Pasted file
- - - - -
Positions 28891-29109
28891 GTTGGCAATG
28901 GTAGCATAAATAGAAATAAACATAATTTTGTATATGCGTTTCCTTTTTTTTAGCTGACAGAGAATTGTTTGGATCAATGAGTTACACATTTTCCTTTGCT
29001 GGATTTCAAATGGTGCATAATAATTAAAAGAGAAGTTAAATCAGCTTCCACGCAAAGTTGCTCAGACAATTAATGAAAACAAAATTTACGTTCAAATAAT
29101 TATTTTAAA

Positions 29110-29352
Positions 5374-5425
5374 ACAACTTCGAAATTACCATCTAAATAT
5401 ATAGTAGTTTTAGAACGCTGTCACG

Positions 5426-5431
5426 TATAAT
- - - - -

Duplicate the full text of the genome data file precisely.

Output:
Positions 28891-29109
28891 GTTGGCAATG
28901 GTAGCATAAATAGAAATAAACATAATTTTGTATATGCGTTTCCTTTTTTTTAGCTGACAGAGAATTGTTTGGATCAATGAGTTACACATTTTCCTTTGCT
29001 GGATTTCAAATGGTGCATAATAATTAAAAGAGAAGTTAAATCAGCTTCCACGCAAAGTTGCTCAGACAATTAATGAAAACAAAATTTACGTTCAAATAAT
29101 TATTTTAAA

Positions 29110-29352
Positions 5374-5425
5374 ACAACTTCGAAATTACCATCTAAATAT
5401 ATAGTAGTTTTAGAACGCTGTCACG

Positions 5426-5431
5426 TATAAT